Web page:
The Indigenous Nursing Coordinator is available to assist staff in locating resources and information regarding cross-cultural understanding and cultural safety relative to Indigenous cultures, Canadian-Indigenous history and social discourse, and current issues within the Canadian-Indigenous context.

National Partnerships through Current Memoranda of Understanding

Community Partnerships

Indigenous Nursing Advisory Committee
To guide the Indigenous nursing initiatives and goals, the Faculty of Nursing established the Indigenous Nursing Advisory Committee. This committee serves as an advisor on the design and development of Indigenous initiatives in the faculty, ensuring alignment with the strategic objectives related to nursing practice, teaching, research and citizenship. The advisory committee is comprised of students, community stakeholders, and faculty who have come together to contribute to the vision of the excellence of Indigenous initiatives in the Faculty of Nursing.

Indigenous community partners that are/have been represented on the Indigenous Nursing Advisory Committee include:

  • Indigenous Nurses Association of Canada
  • Aboriginal Student Services Centre
  • Alberta Health Services
  • Bent Arrow Traditional Healing Society
  • Blue Quills First Nations College
  • Edmonton Public School Board
  • First Nations and Inuit Health
  • Maskwacis Health Services
  • Métis Settlements General Council
  • The Confederacy of Treaty Six First Nations of Alberta
  • Treaty Eight First Nations of Alberta
  • Yellowhead Tribal College

Blue Quills University Tours and Cultural Camp

Blue Quills First Nations College offers a five-day cultural camp during the last week of May. The camp is open to people of all cultures and provides an excellent opportunity for students and faculty to learn about Cree culture.

Blue Quills First Nations College is housed in a former residential school. Tours are available to learn about the history of this particular residential school and the lives of the students who attended.

Indigenous Knowledge

These few resources provide a variety of viewpoints and address diverse issues of Indigenous peoples. They are merely a selection and a starting point in a journey of learning.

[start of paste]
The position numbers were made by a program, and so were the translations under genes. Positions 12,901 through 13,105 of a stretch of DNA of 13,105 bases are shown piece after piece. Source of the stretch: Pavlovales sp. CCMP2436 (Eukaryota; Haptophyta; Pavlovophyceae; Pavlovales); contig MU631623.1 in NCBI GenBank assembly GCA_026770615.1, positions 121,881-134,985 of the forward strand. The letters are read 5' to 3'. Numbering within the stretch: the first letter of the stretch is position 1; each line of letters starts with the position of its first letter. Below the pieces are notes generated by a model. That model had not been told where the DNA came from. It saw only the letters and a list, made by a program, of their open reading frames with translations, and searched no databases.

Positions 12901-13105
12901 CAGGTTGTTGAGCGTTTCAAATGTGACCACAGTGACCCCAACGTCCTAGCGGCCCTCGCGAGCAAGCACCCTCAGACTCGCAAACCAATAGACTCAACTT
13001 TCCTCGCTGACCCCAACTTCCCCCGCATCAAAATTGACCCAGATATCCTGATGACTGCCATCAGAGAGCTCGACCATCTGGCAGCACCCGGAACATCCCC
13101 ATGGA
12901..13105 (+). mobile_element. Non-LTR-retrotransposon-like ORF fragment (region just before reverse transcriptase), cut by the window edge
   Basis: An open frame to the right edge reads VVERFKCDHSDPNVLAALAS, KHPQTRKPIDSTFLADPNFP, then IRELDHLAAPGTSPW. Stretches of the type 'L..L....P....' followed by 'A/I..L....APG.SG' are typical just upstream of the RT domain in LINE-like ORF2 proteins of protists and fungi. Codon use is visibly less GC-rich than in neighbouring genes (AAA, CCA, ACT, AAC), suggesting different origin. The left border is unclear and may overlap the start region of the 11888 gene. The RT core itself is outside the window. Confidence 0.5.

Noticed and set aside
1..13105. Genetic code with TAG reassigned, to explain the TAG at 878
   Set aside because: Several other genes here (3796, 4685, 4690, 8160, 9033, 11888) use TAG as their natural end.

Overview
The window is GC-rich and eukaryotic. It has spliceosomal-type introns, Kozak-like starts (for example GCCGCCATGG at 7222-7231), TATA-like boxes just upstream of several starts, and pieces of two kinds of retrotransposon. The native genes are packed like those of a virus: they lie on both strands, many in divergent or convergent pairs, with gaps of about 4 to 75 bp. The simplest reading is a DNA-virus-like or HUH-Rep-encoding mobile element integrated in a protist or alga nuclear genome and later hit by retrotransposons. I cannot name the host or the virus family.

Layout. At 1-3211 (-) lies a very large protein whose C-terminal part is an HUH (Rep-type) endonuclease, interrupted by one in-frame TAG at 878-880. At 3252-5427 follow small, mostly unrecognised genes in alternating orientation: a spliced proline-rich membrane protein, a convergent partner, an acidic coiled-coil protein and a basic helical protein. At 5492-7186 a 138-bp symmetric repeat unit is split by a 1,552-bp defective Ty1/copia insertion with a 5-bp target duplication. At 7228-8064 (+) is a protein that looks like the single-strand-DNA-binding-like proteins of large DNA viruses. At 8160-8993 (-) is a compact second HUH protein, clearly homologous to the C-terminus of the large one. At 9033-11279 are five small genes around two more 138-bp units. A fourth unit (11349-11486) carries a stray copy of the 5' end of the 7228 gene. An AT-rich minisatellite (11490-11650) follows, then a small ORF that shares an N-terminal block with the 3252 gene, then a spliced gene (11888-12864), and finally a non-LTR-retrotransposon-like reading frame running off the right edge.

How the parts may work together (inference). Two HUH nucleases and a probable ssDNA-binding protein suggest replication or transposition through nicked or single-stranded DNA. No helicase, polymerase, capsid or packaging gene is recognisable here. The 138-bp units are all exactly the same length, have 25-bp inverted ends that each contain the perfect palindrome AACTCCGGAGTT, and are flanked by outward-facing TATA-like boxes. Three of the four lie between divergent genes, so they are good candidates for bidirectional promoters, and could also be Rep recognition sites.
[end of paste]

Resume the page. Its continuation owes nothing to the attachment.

• Adams, C., Dahl, G., & Peach, I. (Eds). (2013). Métis in Canada: History, Identity, Law & Politics. Edmonton, Canada: University of Alberta Press.
  • Campbell, M. (1973). Halfbreed. Toronto, Canada: The Canadian Publishers.
  • Dickason, O. (2006). A Concise History of Canada's First Nations. Toronto, Canada: Oxford University Press.
  • Douglas, V.K. (2013). Introduction to Aboriginal Health and Health Care in Canada: Bridging Health and Healing. New York, NY: Springer Publications.
  • Guimond, E, Stout, M.D., & Valaskakis, G.G. (2009). Restoring the Balance: First Nations Women, Community and Culture. Winnipeg, Canada: University of Manitoba Press.
  • Kovach, M. (2009). Indigenous Methodologies: Characteristics, Conversations and Contexts. Toronto, Canada: University of Toronto Free Press.
  • Truth and Reconciliation Commission of Canada. (2012). They Came for the Children: Canada Aboriginal Peoples and Residential Schools. Winnipeg, Canada: Truth and Reconciliation Commission of Canada.
  • Tuhiwai-Smith, L (2012). Decolonizing Methodologies: Research and Indigenous Peoples. New York, NY: Zed Books.
  • Wagamese. R. (2012) Indian Horse. Vancouver, Canada: Douglas & McIntyre.
  • Waldram, J.B, Young, T.K., & Herring, A. (2006). Aboriginal Health in Canada: Historical, Cultural and Epidemiological Perspectives. Toronto, Canada: University of Toronto Press.

Organizations and Websites Blogs


Employment Opportunities through Health Canada